Most people presume that I spent a large amount of time in a cave scribbling away and not doing much else. Nothing can be further from the truth. I’ve supervised numerous real life company, commercial and intellectual property law cases. I’ve spent a lot of time with my students discussing job applications, and giving careers advice. I’ve helped other people set up their own business law clinics. I’ve been to conferences in Newcastle, Aberdeen, Cardiff, Turkey and Glasgow. And I’ve spent a good deal of time at social events, and enjoyed many a Friday night in our staff local putting the world to rights. Outside of work, I’ve visited New York, London, Edinburgh and Hull. I moved house. I bought my first car.

Writing is hard work. There’s no getting away from that. And there have been some very hairy moments when I really questioned what the point was. But I managed to do it alongside lots of other activities – work & non-work related. I did not turn into Wonder Woman – let’s throw that idea out of the window right now – but I did manage to discover techniques that helped me keep plugging away with the writing, and that made the writing something I wanted to do.

Before we get on to those techniques, I want to make one thing absolutely crystal clear. At no point am I saying that you should write 8 articles in a year. Or that 8 articles in a year is a realistic goal. It isn’t. It wasn’t my goal, and it won’t ever be my goal. I firmly believe that you should do what is right for you. If it’s to write a 300 word paragraph in 2 weeks, then that’s fantastic. If it’s to complete your thesis in 3 months, then that’s brilliant too. If it’s to get yourself writing for 30 minutes each week, then I salute you. I can’t emphasise that enough.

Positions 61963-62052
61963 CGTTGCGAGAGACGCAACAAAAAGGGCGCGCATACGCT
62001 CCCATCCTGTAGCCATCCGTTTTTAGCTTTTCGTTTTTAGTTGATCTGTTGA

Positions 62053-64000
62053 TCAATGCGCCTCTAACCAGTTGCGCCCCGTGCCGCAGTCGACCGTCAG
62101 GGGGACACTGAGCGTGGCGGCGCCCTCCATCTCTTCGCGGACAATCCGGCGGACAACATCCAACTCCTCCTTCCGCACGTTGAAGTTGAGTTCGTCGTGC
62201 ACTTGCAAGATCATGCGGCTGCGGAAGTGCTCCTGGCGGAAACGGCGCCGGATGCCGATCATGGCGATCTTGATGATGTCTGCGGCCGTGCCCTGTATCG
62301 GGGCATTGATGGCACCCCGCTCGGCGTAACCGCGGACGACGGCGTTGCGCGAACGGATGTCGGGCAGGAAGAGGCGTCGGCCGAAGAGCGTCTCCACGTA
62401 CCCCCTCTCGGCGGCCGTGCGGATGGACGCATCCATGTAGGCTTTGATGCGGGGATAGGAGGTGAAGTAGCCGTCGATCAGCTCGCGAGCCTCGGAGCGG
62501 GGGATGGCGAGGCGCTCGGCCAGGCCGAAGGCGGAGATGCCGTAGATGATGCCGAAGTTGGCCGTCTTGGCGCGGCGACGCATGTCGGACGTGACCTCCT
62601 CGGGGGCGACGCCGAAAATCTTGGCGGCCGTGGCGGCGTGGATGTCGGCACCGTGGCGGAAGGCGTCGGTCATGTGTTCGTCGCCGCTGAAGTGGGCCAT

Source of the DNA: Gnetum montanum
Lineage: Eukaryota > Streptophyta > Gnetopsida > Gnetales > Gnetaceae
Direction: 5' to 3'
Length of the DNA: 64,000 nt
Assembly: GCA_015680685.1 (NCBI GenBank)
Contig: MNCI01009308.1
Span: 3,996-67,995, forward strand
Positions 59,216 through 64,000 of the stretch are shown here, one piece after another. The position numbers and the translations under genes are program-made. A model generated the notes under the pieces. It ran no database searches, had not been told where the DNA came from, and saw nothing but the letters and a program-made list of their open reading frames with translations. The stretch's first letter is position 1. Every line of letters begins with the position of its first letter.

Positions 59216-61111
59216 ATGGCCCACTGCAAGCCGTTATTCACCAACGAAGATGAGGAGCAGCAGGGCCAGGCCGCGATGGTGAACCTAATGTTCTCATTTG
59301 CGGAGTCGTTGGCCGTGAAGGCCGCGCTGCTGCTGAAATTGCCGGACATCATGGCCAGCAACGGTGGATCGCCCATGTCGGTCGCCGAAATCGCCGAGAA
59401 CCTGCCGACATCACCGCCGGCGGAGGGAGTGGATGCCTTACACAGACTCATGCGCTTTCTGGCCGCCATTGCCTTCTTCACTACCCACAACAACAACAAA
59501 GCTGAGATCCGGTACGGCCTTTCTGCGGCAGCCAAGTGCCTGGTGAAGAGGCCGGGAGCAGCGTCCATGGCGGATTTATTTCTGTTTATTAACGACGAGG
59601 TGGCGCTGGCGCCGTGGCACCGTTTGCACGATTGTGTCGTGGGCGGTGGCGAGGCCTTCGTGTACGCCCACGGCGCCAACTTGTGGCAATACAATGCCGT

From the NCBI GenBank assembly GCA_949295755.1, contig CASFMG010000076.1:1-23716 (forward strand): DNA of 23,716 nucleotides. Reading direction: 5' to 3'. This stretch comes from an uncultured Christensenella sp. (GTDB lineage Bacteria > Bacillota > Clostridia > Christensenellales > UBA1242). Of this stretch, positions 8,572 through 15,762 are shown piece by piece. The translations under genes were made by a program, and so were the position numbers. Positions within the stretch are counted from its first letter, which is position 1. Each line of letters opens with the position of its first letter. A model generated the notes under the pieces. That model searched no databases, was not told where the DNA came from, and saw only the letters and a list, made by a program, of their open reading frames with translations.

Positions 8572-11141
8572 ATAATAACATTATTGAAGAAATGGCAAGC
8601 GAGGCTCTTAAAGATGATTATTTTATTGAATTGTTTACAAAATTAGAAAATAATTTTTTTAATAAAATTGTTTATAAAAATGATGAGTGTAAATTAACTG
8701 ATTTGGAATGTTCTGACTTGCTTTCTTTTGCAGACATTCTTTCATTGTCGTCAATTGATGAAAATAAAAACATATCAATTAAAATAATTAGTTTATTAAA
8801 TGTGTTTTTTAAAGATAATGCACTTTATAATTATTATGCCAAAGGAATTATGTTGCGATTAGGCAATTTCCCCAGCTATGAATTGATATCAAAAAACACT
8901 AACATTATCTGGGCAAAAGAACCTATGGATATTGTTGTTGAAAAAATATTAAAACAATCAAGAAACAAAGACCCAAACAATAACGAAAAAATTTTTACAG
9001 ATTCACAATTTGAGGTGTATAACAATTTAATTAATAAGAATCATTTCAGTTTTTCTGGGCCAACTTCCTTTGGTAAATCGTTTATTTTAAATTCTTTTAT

Right, now we’ve got that out of the way, onwards!



I like to treat each article like a friend.

Article A is Bob. Bob likes skiing, meeting new people, and has a secret obsession with Murder She Wrote. Article B is Julia. Julia has a prawn allergy, runs 10 miles 3 times a week, and wishes she could give up caffeine. Article C is Louis. Louis likes to spend his weekends upscaling his furniture, owns 2 cocker spaniels, and manages a call centre.

In life, we don’t want to spend all of our time with one friend. We want to mix and match. Sometimes Louis will be in bad mood and he just needs some time by himself. Other days, all you want to do is sit and have a natter with Julia. You might see Bob every couple of months on a Thursday evening.

That’s how I worked last year. I didn’t spend all of my time working on one article. I always had something else rolling on in the background that I could move to if I (a) got bored (b) lost inspiration (c) became frustrated, or (d) couldn’t be bother to look at the same thing over and over again. That meant that some of the pieces that I never thought I would get round to just got done. Because I was chipping away at them, bit by bit.

I’m still doing this now. I’ve got three articles on the go at the minute. Last week I had a moment when all I wanted to do was write about business law clinics. So, rather than thinking ‘hmmm, but that’s not the article I should be working on’, I went straight to the draft and wrote for half an hour. I spent a bit of time with Bob, and it felt good.


If you look at my list of published articles from last year, you’ll see that collaboration was a key theme. Three out of the eight articles I wrote (one will be published this year, so it doesn’t appear on the list yet) were co-authored.